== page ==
The Mexican artist Frida Kahlo (1907-1954) is one of the most important 20th century painters, and one of the few Latin American artists to have achieved a global reputation. In 1983 her work was declared the property of the Mexican state. Kahlo was one of the daughters of an immigrant German photographer and a Mexican woman of Indian origin. Her life and work were more inextricably interwoven than in almost any other artist's case. Two events in her life were of crucial importance. When she was 18, a bus accident put her in hospital for a year with a smashed spinal column and fractured pelvis. It was from her sick bed that she first started to paint. Then, aged 21, she married the world-famous Mexican mural artist Diego Rivera. She was to suffer the effects of the accident her whole life long, and was particularly pained by her inability to have children. Her arresting pictures, most of them small format self-portraits, express the burdens that weighed upon her soul: her unbearable physical pain, the grief that Rivera's occasional affairs prompted, the sorrow about her childlessness caused her, her homesickness when living abroad and her longing to feel that she had put down roots, profound loneliness. However, they also declare her passionate love for her husband, her pronounced sensuousness, and her unwavering survival instinct.
Profusely illustrated and historically rich
By Manny Hernandez "@askmanny" - October 17, 2001
This beautiful Taschen volume by Andre Kettenmann takes the reader through the tormented life of this famous Mexican painter, just as famous for her own artwork as for being the wife of Mexican artist, Diego Rivera. Her works, from the surrealist to the more naif, all of them sexually charged and driven by her life's tragedys and happy moments, are discussed along with the times of her life when she painted them, allowing everyone to take a peek into Frida's soul some 50+ years after her departure from this planet.
The Life of a Genius Painter In One Book
By David Anderson - December 9, 2003
"Frida Kahlo 1907-1954: Pain And Passion" travels through her life and turbulances through her many paintings she drew throughout her life. This book is more than just her paintings. The auther shares the story of the inspiration of her every paintings. She shares everything in great detail that is highly accurate to Kahlo's living. Every page shows how Kahlo has inspired a generation of artists ranging beyond painting. It's great that the author wrote this book since many are unaware of Kahlo's work. Her words keep Kahlo's art and her life alive. This book is great for those looking to get inspired and to learn about this genius painter. Those wanting more should also watch the movie "Frida", starring Selma Hayak as Frida Kahlo.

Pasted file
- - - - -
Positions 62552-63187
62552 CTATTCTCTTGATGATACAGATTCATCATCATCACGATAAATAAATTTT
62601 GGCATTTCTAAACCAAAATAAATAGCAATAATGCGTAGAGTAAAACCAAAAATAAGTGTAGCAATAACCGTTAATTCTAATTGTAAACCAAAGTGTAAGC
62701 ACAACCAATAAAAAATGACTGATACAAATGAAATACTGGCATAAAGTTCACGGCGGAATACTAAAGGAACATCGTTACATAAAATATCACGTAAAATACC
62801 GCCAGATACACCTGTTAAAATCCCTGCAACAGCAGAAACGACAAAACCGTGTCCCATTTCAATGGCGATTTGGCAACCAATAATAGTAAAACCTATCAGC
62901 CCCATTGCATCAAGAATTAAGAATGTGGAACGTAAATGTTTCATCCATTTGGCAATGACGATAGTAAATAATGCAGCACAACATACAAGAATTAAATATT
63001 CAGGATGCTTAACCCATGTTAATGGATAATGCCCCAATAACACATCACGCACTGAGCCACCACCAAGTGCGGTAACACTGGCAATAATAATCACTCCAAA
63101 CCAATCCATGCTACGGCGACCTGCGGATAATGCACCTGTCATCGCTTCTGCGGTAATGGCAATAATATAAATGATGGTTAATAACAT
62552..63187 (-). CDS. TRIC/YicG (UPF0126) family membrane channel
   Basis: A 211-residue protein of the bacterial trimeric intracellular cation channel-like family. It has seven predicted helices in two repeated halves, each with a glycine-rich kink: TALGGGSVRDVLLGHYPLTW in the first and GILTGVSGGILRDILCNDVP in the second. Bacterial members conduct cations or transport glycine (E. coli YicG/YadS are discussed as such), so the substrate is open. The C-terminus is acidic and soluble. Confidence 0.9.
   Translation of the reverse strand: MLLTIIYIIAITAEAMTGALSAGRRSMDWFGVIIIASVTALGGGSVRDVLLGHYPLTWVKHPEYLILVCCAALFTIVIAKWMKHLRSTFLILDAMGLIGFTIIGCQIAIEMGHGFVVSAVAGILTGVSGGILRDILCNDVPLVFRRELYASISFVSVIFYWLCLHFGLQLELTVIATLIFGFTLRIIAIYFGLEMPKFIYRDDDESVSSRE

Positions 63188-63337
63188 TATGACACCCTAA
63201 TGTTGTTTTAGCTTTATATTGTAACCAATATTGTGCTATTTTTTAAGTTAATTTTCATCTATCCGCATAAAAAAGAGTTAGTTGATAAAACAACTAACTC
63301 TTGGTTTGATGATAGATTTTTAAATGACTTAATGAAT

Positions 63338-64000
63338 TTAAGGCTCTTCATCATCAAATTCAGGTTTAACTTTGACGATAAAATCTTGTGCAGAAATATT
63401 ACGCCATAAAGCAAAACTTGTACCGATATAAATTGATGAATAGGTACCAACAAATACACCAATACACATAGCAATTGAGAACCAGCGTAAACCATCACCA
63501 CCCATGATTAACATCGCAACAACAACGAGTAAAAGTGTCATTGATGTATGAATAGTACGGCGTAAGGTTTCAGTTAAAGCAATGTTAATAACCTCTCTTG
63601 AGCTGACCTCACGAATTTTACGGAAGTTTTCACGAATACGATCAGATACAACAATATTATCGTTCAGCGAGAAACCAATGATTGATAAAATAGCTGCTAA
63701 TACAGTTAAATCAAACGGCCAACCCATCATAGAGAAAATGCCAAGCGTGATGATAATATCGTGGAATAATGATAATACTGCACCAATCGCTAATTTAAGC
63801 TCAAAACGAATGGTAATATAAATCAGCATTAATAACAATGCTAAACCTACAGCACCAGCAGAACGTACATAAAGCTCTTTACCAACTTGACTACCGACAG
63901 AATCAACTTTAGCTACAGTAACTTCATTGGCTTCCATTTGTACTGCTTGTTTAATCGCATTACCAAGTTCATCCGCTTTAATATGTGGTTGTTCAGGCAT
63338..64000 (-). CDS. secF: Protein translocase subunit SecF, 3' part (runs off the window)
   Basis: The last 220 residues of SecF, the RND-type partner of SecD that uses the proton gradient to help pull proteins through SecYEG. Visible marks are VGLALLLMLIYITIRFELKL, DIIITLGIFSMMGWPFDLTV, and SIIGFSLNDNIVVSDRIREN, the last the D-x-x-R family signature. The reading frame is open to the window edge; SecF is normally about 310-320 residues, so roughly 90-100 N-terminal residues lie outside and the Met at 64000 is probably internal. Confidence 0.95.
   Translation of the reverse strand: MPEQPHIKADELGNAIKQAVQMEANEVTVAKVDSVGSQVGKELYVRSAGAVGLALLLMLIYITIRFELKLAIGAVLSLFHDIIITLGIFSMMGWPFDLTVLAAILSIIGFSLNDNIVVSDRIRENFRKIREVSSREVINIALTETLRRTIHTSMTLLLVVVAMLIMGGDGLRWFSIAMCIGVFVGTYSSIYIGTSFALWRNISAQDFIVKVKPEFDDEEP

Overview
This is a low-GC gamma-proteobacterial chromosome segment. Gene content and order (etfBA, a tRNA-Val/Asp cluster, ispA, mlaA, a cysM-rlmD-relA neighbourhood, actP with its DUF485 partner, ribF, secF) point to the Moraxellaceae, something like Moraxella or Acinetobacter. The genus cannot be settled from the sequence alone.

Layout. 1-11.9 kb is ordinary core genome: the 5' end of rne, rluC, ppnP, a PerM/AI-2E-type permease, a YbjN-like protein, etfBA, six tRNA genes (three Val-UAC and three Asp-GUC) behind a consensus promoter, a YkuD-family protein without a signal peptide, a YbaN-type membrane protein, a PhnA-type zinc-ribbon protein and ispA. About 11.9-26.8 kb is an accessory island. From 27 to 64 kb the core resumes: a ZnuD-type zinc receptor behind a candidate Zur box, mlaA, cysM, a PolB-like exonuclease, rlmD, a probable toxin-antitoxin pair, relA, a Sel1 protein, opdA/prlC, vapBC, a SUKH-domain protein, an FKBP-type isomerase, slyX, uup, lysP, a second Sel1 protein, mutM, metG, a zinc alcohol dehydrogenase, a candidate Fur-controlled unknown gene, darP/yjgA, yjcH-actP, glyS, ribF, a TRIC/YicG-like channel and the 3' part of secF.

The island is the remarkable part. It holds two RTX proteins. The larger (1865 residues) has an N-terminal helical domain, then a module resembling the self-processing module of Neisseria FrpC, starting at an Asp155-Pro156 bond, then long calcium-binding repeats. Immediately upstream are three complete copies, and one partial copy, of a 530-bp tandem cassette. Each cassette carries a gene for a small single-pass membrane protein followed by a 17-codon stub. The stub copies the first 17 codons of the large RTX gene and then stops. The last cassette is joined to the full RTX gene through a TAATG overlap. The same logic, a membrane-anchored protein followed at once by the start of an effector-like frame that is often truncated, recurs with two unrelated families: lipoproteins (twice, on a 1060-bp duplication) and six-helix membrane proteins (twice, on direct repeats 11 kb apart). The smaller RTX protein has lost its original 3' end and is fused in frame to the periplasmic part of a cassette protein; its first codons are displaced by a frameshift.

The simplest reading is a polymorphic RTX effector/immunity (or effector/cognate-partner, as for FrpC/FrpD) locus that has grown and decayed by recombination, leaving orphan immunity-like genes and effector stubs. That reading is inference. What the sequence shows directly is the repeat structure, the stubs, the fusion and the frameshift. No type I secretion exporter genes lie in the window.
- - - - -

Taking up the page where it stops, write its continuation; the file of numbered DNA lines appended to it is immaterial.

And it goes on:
TASHEN does it again
By bernie "xyzzy" - September 3, 2006
After watching the Bio-Pic "Frida" (2002), Director: Julie Taymor, based on the book "Frida : A Biography of Frida Kahlo by Hayden Herrera, I decided it wad time to read more of this Frida Kahlo (1907-1954) who married Diego Rivera and was an artist in her own write.
This book, "Frida Kahlo 1907-1954: Pain and Passion" by Andrea Kettenmann, Is a great and informative introduction to Kahlo, her art and the person behind the art. Not to sound shallow but the color reproductions and the photos are worth the purchase price on their own. However knowing what they are trying to portray always ads that extra meaning.
No matter what book or movie you buy this is an added must to your library and a different look at the life and times of Freda.
Frida Kahlo remains one of the most popular artists of our time sales of Frida books number into the hundreds of thousands and yet no volume has ever focused on one of the most memorable aspects of ...
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